Network end users to pull down 2 gigabytes a day, continuously?

Alexander Harrowell a.harrowell at
Sun Jan 21 12:14:56 UTC 2007

 Said Sprunk:

Caching per se doesn't apply to P2P networks, since they already do that

> as part of their normal operation.  The key is getting users to contact
> peers who are topologically closer, limiting the bits * distance
> product.  It's ridiculous that I often get better transfer rates with
> peers in Europe than with ones a few miles away.  The key to making
> things more efficient is not to limit the bandwidth to/from the customer
> premise, but limit it leaving the POP and between ISPs.  If I can
> transfer at 100kB/s from my neighbors but only 10kB/s from another
> continent, my opportunistic client will naturally do what my ISP wants
> as a side effect.
> The second step, after you've relocated the rate limiting points, is for
> ISPs to add their own peers in each POP.  Edge devices would passively
> detect when more than N customers have accessed the same torrent, and
> they'd signal the ISP's peer to add them to its list.  That peer would
> then download the content, and those N customers would get it from the
> ISP's peer.  Creative use of rate limits and acess control could make it
> even more efficient, but they're not strictly necessary.

Good thinking. Where do I sign? Regarding your first point, it's really
surprising that existing P2P applications don't include topology awareness.
After all, the underlying TCP already has mechanisms to perceive the
relative nearness of a network entity - counting hops or round-trip latency.
Imagine a BT-like client that searches for available torrents, and records
the round-trip time to each host it contacts. These it places in a lookup
table and picks the fastest responders to initiate the data transfer. Those
are likely to be the closest, if not in distance then topologically, and the
ones with the most bandwidth. Further, imagine that it caches the search -
so when you next seek a file, it checks for it first on the hosts nearest to
it in its "routing table", stepping down progressively if it's not there.
It's a form of local-pref.

The third step is for content producers to directly add their torrents
> to the ISP peers before releasing the torrent directly to the public.
> This gets "official" content pre-positioned for efficient distribution,
> making it perform better (from a user's perspective) than pirated
> content.
> The two great things about this are (a) it doesn't require _any_ changes
> to existing clients or protocols since it exploits existing behavior,
> and (b) it doesn't need to cover 100% of the content or be 100%
> reliable, since if a local peer isn't found with the torrent, the
> clients will fall back to their existing behavior (albeit with lower
> performance).

Importantly, this option makes it perform better without making everyone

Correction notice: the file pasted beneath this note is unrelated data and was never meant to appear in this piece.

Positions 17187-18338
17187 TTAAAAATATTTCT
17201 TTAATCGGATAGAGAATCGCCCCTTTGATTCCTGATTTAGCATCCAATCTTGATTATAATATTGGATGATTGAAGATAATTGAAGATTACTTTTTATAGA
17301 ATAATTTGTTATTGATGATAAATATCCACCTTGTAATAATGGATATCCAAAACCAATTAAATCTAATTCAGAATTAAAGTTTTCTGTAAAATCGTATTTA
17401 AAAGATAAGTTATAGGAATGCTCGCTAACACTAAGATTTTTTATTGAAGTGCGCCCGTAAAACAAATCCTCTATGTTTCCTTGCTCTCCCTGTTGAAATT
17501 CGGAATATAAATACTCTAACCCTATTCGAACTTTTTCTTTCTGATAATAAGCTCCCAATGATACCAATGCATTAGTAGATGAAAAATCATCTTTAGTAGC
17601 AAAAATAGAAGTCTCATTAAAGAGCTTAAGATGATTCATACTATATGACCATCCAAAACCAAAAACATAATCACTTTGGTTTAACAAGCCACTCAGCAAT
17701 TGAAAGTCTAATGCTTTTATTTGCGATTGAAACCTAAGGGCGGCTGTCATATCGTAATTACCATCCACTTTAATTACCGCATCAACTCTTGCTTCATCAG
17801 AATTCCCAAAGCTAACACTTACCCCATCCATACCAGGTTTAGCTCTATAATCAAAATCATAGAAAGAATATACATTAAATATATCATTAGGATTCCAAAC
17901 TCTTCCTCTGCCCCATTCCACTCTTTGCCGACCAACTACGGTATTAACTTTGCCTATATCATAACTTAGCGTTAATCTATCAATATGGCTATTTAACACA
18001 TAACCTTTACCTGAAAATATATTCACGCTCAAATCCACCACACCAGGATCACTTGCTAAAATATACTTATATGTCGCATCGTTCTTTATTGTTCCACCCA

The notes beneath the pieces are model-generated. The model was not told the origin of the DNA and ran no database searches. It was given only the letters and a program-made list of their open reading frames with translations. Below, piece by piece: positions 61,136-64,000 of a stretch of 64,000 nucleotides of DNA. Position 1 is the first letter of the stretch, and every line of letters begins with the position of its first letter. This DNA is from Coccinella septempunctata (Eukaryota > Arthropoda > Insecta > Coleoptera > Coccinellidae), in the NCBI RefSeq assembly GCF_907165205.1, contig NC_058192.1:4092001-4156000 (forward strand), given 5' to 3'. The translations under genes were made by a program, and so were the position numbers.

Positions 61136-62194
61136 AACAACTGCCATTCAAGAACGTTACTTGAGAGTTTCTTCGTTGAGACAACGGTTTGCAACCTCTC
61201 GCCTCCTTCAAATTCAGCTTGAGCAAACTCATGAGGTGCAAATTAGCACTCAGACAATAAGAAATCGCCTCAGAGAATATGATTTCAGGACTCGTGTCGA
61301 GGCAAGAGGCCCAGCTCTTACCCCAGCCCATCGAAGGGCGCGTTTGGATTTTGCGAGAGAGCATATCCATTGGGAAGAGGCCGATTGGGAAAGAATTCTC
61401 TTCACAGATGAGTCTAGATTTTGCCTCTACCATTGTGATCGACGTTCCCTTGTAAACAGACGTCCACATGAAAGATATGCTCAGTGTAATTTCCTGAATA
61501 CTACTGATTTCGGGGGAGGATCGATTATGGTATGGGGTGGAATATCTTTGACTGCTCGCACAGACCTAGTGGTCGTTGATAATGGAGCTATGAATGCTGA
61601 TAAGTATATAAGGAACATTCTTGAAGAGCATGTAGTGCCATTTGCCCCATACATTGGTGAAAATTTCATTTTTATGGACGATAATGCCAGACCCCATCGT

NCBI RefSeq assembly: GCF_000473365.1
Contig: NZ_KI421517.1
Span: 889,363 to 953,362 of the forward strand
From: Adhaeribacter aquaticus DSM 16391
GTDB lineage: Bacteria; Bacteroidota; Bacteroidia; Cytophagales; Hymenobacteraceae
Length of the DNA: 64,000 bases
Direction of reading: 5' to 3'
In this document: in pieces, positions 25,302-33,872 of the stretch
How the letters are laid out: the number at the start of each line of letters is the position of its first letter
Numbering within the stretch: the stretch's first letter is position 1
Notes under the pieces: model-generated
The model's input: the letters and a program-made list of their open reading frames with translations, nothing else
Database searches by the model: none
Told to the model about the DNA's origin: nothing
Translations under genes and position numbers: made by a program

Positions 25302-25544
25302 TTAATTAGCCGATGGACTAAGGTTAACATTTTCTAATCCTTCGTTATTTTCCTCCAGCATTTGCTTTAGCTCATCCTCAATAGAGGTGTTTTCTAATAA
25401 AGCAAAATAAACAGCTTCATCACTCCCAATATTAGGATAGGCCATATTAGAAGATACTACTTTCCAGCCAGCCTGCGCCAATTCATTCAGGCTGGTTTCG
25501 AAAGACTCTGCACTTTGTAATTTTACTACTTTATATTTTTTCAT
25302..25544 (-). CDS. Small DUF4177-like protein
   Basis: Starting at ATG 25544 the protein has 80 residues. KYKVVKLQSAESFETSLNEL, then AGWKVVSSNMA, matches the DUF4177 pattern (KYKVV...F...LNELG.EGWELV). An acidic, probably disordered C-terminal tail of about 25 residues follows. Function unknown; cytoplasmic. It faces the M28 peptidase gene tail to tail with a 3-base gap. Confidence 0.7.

else's perform worse, a big difference to a lot of proposed QOS schemes.
This non-evilness is much to be preferred. Further, it also makes use of the
Zipf behaviour discussed upthread - if 20 per cent of the content and 20 per
cent of the users eat 80 per cent of the bandwidth, forward-deploying that
20 per cent of the content will save 80 per cent of the inter-provider
bandwidth (which is what we care about, right, 'cos we're paying for it).

> One thing that _does_ potentially break existing clients is forcing all
> of the tracker (including DHT) requests through an ISP server.  The ISP
> could then collect torrent popularity data in one place, but more
> importantly it could (a) forward the request upstream, replacing the IP
> with its own peer, and (b) only inform clients of other peers (including
> the ISP one) using the same intercept point.  This looks a lot more like
> a traditional transparent cache, with the attendant reliability and
> capacity concerns, but I wouldn't be surprised if this were the first
> mechanism to make it to market.

It's a nice idea to collect popularity data at the ISP level, because the
decision on what to load into the local torrent servers could be automated.
Once torrent X reaches a certain trigger level of popularity, the local
server grabs it and begins serving, and the local-pref function on the
clients finds it. Meanwhile, we drink coffee. However, it's a potential DOS
magnet - after all, P2P is really a botnet with a badge. And the point of a
topology-aware P2P client is that it seeks the nearest host, so if you
constrain it to the ISP local server only, you're losing part of the point
of P2P for no great saving in peering/transit.

However, it's going to be competing with a deeply-entrenched pirate
> culture, so the key will be attractive new users who aren't technical
> enough to use the existing tools via an easy-to-use interface.  Not
> surprisingly, the same folks are working on deals to integrate BT (the
> protocol) into STBs, routers, etc. so that users won't even know what's
> going on beneath the surface -- they'll just see a TiVo-like interface
> and pay a monthly fee like with cable.

As long as they don't interfere with the user's right to choose someone
else's content, fine.

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